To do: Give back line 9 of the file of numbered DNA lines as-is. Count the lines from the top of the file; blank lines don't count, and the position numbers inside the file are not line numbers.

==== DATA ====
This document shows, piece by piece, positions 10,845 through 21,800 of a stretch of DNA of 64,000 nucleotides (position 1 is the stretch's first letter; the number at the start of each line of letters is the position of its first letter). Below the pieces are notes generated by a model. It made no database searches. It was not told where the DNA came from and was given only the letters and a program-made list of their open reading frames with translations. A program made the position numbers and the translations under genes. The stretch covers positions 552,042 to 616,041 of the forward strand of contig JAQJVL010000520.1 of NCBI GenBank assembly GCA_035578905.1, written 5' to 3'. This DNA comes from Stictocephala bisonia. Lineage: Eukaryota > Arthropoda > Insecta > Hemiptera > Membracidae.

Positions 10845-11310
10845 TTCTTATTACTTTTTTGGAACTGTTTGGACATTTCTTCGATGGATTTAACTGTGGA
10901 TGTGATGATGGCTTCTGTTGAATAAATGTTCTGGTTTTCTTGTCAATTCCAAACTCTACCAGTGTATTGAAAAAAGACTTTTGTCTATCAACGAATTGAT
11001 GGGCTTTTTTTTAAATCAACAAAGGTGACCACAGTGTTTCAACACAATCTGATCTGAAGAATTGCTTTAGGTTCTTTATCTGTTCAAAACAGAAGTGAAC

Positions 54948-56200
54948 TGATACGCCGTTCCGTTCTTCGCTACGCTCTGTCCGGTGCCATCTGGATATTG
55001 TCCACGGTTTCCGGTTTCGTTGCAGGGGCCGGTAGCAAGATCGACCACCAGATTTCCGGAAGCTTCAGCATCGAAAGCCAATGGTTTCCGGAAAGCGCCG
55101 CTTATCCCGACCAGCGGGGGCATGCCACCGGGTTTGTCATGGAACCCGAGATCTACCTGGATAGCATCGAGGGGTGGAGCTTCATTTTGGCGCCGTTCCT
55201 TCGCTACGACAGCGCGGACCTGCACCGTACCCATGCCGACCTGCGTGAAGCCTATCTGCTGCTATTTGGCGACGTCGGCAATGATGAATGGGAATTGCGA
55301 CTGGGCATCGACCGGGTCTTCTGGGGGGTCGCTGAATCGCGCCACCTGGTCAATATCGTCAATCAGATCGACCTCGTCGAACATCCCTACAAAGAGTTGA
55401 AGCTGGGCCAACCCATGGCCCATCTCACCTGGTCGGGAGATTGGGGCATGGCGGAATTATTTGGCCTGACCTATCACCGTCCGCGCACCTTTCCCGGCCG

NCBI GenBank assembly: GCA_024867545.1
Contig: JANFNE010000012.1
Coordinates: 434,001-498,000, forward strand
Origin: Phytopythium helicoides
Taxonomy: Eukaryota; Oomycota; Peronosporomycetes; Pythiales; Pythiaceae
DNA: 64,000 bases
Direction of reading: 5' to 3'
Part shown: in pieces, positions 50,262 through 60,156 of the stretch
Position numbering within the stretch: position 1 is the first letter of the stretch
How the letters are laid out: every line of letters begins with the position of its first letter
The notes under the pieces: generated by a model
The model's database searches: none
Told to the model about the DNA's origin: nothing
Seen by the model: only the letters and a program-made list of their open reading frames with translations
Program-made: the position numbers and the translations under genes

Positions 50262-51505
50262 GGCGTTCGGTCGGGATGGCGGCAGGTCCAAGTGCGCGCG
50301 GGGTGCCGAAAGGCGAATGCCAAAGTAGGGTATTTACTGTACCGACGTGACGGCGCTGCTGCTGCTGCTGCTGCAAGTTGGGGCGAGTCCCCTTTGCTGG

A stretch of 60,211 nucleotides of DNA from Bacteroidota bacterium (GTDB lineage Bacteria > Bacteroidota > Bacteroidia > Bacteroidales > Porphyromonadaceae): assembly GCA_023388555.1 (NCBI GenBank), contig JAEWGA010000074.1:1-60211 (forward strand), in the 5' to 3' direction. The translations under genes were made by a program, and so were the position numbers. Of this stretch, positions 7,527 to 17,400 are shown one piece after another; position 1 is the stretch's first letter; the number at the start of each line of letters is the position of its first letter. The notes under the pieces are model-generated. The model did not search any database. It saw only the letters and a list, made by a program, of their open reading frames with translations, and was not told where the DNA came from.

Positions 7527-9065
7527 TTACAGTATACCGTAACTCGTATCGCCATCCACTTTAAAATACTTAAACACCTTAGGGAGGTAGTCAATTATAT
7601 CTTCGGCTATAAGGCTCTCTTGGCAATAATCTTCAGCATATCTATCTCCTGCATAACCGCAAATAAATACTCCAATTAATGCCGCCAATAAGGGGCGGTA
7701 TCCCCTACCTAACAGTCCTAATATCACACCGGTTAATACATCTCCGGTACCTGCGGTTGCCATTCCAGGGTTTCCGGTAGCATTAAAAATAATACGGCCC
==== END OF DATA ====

55101 CTTATCCCGACCAGCGGGGGCATGCCACCGGGTTTGTCATGGAACCCGAGATCTACCTGGATAGCATCGAGGGGTGGAGCTTCATTTTGGCGCCGTTCCT